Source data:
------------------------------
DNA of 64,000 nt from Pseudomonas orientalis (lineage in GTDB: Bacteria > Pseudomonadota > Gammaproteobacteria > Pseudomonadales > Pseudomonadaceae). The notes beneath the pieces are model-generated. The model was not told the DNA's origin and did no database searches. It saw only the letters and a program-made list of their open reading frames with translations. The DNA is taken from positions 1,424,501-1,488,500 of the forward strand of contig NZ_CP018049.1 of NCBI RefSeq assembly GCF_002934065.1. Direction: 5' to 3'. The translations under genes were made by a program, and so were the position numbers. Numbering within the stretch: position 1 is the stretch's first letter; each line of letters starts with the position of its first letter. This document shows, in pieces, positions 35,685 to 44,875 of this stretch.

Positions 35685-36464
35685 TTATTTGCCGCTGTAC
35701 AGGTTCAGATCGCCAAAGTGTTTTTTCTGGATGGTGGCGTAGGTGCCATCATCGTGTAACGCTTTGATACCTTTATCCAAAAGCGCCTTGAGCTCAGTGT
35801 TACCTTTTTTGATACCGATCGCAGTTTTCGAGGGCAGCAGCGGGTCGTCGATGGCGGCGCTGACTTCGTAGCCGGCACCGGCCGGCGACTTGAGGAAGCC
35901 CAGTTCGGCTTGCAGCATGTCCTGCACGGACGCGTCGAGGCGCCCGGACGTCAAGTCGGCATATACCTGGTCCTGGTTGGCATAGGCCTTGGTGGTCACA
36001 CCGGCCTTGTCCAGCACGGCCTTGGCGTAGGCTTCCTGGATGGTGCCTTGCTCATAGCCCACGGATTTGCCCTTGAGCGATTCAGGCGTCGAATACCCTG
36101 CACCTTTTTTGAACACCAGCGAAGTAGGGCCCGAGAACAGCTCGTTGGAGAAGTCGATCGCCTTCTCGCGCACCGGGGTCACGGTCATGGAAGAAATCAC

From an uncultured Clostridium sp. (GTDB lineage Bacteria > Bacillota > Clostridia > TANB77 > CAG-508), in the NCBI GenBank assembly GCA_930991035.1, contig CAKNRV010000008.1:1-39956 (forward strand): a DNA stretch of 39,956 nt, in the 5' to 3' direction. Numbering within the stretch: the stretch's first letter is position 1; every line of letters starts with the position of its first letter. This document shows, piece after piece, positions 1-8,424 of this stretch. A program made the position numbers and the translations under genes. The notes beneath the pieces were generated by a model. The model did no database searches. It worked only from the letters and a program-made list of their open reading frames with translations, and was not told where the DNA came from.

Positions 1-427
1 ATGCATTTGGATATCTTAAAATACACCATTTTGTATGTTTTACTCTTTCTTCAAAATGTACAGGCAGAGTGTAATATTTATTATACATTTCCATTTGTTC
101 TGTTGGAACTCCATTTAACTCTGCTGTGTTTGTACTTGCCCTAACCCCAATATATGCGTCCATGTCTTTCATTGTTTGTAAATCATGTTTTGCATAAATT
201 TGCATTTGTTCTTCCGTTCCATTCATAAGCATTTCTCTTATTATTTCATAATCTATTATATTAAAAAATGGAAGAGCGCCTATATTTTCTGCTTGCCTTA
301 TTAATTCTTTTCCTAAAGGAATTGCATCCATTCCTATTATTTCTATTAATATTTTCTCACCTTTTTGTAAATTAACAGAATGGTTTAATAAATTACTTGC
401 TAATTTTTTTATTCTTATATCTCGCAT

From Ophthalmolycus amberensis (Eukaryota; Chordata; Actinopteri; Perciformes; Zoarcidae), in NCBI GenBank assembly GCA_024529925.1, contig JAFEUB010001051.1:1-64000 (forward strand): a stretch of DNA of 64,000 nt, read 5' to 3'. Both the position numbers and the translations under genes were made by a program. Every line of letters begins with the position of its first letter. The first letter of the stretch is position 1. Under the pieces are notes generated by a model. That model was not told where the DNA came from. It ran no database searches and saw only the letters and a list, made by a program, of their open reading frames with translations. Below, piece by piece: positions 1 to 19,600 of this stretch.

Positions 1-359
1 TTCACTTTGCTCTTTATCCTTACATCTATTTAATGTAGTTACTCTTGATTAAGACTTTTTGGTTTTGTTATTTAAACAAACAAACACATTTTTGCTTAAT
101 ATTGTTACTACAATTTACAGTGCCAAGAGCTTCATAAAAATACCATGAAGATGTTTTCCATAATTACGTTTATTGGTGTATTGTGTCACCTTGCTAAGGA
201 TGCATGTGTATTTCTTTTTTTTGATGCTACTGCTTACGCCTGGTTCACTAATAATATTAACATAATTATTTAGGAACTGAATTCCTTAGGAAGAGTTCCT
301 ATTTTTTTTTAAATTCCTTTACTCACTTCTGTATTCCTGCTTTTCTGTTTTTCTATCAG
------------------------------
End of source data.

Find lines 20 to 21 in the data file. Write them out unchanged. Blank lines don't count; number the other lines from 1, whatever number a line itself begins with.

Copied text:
201 TGCATGTGTATTTCTTTTTTTTGATGCTACTGCTTACGCCTGGTTCACTAATAATATTAACATAATTATTTAGGAACTGAATTCCTTAGGAAGAGTTCCT
301 ATTTTTTTTTAAATTCCTTTACTCACTTCTGTATTCCTGCTTTTCTGTTTTTCTATCAG